Despite COVID-19 being at its worst, our economy was not. Though the restaurant industry was far from being back to “normal,” it was in a better place than it had been after the initial lock-down. Many operators had adapted and evolved their business models to fit the conditions of the pandemic. In some cases, brands were thriving. As the new year unfolded, talk of a “Roaring 20s” evaporated, but speculation about the timing and nature of a “new normal” did not.

The first anniversary of the pandemic declaration ushered in a new way of looking at the financial performance of the industry. Traditional year-over-year comparable sales and traffic measures had lost their relevance. Brands that suffered the most in 2020 now had the potential to score unprecedented comp percentages, while brands that saw less significant declines in the early going of the pandemic appeared to be left in the dust by their rivals. The two-year view (2021 versus 2019) became the go-to measure for determining the state of a restaurant brand’s health.

As it turned out, yet another wave of COVID-19 would overtake the nation during the summer of 2021 and not subside until well into the fall. Yet in several respects, the pandemic was no longer the issue of greatest concern to the industry; the more pressing day-to-day challenges were the labor shortages and supply chain woes that developed earlier in the year, accompanied by inflation that came knocking at our door at a level unseen in many a person’s lifetime. In stark contrast to the never-ending “Year of the Pandemic,” 2021 seemed to move along at warp speed.

I struggle to come up with a catchy name for the year that was … but I do know what it feels like: a time of evolution and transition that delivered us to the “new normal.” Indeed, as we stand on the precipice of 2022, I submit that a return to normalcy (if there really is such a thing in a constantly evolving world) occurred some time ago. Come the second anniversary of the pandemic, a traditional year-over-year view of the performance of our industry and brands is what will be most relevant. The P&Ls and balance sheets of 2020 will have little bearing on the outlook for 2022. If one need a line in the sand for the return of normalcy, write down March 11, 2022.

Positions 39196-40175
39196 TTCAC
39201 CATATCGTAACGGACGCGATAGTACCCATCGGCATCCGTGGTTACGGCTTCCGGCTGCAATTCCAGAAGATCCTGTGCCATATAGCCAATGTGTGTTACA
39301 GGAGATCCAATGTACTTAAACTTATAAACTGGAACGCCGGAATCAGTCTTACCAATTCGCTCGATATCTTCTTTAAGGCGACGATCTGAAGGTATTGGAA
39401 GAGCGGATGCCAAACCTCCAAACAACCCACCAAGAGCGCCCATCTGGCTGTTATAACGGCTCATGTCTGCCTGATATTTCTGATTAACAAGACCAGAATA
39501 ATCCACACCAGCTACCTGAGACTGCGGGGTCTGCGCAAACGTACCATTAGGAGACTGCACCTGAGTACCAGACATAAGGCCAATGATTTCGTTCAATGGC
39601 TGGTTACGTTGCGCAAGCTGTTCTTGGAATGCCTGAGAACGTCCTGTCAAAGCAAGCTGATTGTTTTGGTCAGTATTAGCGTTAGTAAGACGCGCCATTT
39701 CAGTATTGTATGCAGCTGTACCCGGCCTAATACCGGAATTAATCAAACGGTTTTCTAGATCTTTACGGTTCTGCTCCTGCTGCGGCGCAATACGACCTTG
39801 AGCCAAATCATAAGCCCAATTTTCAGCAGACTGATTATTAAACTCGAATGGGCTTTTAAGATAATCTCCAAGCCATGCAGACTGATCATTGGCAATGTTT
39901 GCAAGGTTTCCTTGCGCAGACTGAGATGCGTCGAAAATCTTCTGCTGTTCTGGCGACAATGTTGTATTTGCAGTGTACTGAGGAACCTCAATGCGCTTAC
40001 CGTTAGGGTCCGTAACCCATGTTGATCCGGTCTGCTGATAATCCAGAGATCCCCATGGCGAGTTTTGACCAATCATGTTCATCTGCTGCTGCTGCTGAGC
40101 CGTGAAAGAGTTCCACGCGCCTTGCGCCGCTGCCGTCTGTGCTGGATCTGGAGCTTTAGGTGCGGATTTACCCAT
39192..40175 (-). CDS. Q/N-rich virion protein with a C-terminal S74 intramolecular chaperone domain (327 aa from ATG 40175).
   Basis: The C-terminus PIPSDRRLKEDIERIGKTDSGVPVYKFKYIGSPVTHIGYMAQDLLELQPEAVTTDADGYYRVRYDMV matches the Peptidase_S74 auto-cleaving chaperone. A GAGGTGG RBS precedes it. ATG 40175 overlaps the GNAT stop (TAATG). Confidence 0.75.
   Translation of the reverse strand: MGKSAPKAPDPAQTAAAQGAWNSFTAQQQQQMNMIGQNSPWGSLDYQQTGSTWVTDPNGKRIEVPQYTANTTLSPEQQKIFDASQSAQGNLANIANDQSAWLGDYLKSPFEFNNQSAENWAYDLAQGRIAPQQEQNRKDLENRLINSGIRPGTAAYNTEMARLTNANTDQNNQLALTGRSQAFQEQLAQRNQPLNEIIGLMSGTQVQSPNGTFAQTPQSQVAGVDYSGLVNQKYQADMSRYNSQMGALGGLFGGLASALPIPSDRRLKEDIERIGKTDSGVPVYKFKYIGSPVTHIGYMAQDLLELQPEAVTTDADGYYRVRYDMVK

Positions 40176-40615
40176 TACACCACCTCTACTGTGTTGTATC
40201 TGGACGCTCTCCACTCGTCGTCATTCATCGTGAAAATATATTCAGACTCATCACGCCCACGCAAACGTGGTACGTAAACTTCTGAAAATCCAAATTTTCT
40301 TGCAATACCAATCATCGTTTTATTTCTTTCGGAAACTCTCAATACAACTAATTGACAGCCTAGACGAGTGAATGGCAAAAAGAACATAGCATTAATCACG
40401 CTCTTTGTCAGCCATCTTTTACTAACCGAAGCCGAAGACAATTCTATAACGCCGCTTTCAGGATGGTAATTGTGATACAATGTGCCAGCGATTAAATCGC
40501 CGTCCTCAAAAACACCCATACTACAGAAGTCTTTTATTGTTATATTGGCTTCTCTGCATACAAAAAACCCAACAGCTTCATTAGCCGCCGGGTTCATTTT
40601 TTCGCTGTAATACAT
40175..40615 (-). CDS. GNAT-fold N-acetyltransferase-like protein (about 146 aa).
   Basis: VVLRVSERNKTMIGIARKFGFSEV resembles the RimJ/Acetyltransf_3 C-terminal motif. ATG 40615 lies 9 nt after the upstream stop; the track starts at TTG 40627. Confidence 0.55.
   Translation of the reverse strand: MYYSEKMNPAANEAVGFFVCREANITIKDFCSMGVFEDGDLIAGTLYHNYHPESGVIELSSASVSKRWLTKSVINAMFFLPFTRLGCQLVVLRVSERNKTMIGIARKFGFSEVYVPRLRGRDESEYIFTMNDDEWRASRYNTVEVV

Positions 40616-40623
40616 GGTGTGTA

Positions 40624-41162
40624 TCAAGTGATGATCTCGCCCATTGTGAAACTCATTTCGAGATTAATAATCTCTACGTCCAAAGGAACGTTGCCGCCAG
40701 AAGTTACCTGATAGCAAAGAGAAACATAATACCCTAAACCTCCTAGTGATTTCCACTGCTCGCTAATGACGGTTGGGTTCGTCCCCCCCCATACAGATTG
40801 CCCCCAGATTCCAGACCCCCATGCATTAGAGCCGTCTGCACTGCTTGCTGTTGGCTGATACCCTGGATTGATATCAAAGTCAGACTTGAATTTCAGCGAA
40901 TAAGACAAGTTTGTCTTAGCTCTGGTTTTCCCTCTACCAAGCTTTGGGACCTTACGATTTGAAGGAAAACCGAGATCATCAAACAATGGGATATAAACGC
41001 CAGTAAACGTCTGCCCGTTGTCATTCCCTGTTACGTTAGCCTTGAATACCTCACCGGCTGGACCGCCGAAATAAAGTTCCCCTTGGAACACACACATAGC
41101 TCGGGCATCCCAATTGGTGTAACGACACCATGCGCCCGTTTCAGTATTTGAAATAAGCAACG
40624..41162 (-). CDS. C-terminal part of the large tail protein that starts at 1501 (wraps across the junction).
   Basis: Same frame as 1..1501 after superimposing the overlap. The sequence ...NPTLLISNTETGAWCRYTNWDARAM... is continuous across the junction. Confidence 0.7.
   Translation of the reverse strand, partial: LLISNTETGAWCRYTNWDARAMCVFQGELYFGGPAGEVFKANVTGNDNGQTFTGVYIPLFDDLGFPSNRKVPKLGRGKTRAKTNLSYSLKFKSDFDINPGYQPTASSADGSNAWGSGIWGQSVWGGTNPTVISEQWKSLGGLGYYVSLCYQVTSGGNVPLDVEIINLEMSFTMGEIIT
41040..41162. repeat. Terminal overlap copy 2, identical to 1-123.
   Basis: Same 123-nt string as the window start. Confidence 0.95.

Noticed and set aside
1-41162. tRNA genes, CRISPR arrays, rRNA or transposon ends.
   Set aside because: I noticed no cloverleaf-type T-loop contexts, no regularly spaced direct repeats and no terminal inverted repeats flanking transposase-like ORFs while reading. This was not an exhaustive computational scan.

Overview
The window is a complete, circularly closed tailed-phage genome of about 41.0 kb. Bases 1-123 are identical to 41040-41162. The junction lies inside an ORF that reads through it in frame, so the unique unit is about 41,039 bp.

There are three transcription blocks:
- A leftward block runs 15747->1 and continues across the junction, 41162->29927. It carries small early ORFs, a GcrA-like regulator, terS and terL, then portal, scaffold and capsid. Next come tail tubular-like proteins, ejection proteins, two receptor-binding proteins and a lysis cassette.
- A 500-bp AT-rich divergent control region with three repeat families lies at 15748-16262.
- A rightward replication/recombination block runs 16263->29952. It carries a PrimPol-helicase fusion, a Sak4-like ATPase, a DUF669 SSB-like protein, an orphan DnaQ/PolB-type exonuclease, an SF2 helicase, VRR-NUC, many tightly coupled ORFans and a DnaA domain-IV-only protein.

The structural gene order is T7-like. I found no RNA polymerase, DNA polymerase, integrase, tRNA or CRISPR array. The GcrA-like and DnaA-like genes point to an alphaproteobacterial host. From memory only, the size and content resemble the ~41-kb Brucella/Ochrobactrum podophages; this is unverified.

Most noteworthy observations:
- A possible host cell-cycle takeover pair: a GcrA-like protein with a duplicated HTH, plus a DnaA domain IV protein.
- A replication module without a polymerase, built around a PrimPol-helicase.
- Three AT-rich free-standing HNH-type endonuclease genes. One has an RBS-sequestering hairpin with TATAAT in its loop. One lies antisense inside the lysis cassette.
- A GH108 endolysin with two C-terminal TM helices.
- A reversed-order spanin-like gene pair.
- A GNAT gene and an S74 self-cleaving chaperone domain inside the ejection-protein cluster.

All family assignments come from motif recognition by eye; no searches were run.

The days of pandemic-induced seismic shifts in consumer behavior are behind us. The evolution of the consumer and our industry will be driven predominately by other factors. As has always been the case, some of those factors will be foreseen and planned for, while others will be novel and reacted to. I think there is one thing we can all be sure of in 2022: it won’t be boring!

Don Fox is Chief Executive Officer of Firehouse of America, LLC, in which he leads the strategic growth of Firehouse Subs, one of America’s leading fast casual restaurant brands. Under his leadership, the brand has grown to more than 1,190 restaurants in 46 states, Puerto Rico, Canada, and non-traditional locations. Don sits on various boards of influence in the business and non-profit communities, and is a respected speaker, commentator and published author. In 2013, he received the prestigious Silver Plate Award from the International Food Manufacturers Association (IFMA).  

Business Advice, Fast Casual, Outside Insights, Restaurant Operations, Story, Firehouse Subs